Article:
Big Brother isn’t watching but Mom might be.
Smart houses of the near future could include closed-circuit video cameras with password access via the Web, and latchkey kids could find Mom or Dad monitoring them between the times school and work let out for the day. It’s one of the technologies in a house being built at SAIT’s Mayland campus for display at next week’s Smart2000 Conference.
Larry Rosia, dean of the Southern Alberta Institute of Technology’s construction department, says the house will be moved back to SAIT from the Telus Convention Centre after the conference. It will provide SAIT and industry groups with a test bed for new technologies.
Construction “has a hard-hat kind of reputation, but it’s a high-tech sector,” says Rosia. He says the major backers of the project are Jayman Master Builder and Genstar, but 25 or more partners contributed.
Dave Edwards, a SAIT program co-ordinator, says the house is being built in two halves so it can be moved downtown and back.
Newer and smarter technologies run from things that need extra wiring behind the walls to new finishing materials outside.
The siding on the house is a fibrous concrete product. Greyish in its natural state, it’s made with wood-like patterns and can be painted. The window and door frames are a concrete-coated styrofoam. The material is made in Calgary and can be extruded on whatever moulding profile is required, says Edwards.
There are three or four places to put computers in the house and they can be programmed to run house functions. Lights can be ordered to brighten or dim automatically as people move from room to room. Curtains can be opened or closed by computer.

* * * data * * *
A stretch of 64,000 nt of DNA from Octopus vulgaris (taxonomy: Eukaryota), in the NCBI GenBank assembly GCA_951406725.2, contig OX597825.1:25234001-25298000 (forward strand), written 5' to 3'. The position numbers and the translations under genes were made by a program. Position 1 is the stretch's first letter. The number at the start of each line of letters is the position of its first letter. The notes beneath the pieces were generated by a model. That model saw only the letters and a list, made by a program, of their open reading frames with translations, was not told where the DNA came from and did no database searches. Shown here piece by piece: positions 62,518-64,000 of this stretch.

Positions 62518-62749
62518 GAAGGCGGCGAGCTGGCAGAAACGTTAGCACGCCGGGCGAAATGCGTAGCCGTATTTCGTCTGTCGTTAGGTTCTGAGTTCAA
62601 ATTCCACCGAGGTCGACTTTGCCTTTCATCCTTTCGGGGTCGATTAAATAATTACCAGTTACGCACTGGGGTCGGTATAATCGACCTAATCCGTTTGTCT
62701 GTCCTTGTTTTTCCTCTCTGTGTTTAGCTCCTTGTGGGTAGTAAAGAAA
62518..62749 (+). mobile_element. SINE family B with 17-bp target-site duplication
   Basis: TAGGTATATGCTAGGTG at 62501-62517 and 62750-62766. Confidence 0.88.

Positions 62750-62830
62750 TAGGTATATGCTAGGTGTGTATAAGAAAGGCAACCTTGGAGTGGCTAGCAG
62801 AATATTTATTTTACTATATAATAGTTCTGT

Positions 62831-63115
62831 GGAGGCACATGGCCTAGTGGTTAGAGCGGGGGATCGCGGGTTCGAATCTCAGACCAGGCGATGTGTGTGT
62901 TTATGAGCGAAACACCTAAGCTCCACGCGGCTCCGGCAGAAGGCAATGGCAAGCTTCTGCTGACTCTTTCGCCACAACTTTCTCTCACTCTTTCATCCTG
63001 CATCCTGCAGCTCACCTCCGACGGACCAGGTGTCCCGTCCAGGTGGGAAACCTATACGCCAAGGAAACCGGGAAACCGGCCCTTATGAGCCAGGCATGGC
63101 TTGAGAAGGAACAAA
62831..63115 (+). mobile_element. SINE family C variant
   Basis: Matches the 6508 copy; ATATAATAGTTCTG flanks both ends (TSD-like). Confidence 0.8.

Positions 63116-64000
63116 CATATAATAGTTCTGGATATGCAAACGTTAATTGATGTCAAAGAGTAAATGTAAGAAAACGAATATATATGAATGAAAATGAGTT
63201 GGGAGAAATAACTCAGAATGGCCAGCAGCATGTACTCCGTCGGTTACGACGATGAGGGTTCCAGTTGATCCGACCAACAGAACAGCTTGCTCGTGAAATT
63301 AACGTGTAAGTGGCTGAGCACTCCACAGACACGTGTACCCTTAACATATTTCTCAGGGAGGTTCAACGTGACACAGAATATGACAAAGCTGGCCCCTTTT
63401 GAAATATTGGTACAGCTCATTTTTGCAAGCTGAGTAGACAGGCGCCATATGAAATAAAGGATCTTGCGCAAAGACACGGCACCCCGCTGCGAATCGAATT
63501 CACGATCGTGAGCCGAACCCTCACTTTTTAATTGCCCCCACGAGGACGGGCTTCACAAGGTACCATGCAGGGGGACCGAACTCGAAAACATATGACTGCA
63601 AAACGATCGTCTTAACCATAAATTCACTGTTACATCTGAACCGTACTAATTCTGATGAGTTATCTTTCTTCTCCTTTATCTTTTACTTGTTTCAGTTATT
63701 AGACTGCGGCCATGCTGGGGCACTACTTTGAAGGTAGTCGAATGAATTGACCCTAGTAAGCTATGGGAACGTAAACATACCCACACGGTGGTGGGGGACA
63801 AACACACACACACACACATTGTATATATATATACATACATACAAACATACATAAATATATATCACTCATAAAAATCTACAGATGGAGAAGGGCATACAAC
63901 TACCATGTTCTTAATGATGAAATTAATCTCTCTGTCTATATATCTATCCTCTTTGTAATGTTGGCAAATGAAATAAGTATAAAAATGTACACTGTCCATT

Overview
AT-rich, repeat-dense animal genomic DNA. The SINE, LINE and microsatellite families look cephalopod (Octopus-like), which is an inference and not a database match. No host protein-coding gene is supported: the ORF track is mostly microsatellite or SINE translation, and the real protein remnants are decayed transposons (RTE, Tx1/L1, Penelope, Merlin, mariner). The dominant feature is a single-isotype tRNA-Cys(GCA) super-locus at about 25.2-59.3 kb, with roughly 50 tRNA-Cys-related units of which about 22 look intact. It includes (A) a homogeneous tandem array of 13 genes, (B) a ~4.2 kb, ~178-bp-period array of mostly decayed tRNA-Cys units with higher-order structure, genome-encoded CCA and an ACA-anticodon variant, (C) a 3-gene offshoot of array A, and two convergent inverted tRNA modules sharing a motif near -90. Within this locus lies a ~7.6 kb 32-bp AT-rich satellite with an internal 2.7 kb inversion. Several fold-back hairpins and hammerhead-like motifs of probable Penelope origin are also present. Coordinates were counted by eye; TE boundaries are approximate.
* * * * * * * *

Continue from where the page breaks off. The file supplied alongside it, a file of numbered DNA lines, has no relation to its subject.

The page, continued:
One monitor is slated for the kitchen, allowing parents to make supper and keep an eye on the kids at the same time. The stove and refrigerator are smart appliances. The living room has a large, plasma-screen television on one wall. The front of the house looks like it is faced in rock with a rock-and-concrete pillar on the porch by the front door. Not so, says Edwards. It’s another concrete product, including the faux rocks.
The attractive deck lumber isn’t what it seems, either. It’s a mixture of plastic and cedar chips, but it will weather like roof shakes.
When the SAIT instructors finish building the house, it will be trucked downtown for the Smart2000 Conference that runs Monday to Thursday next week at the Telus Convention Centre.
Rosia says that when it returns to SAIT, the house will be part of a project with two smart homes that the National Research Council has in Ottawa. In the meantime, Mom can tell Tommy to leave the video games alone and do his homework.
Home buyers can call up a menu of mortgage choices using software at a Calgary real estate organization.
411HomeNet is using mortgage software from Basis100 Inc. HomeNet, a division of the Hopewell Group of Companies, works exclusively with home buyers. The company believes power has moved from sellers to buyers in the new economy.
The software lets buyers check their mortgage options from several lenders at once on one page, says Jim Dewald, HomeNet president.
“I went on myself the first day we had it, threw in my home, my income and so on,” says Dewald. “It came back lickety-split, what each bank would do for me.” It’s one more click to pick the mortgage.
HomeNet operates in Calgary, Toronto and Atlanta. It plans to expand to 50 other cities within two years.
Suburban office vacancies are creeping up this year, but the market is absorbing space about as fast as it’s built, says property management company CB Richard Ellis.
The firm’s third-quarter survey shows vacancies at 10.81 per cent at the end of the third quarter 2000, up from 10.58 per cent at year-end 1999. That means 630,000 sq. ft. of suburban offices were built and 594,000 sq. ft. absorbed.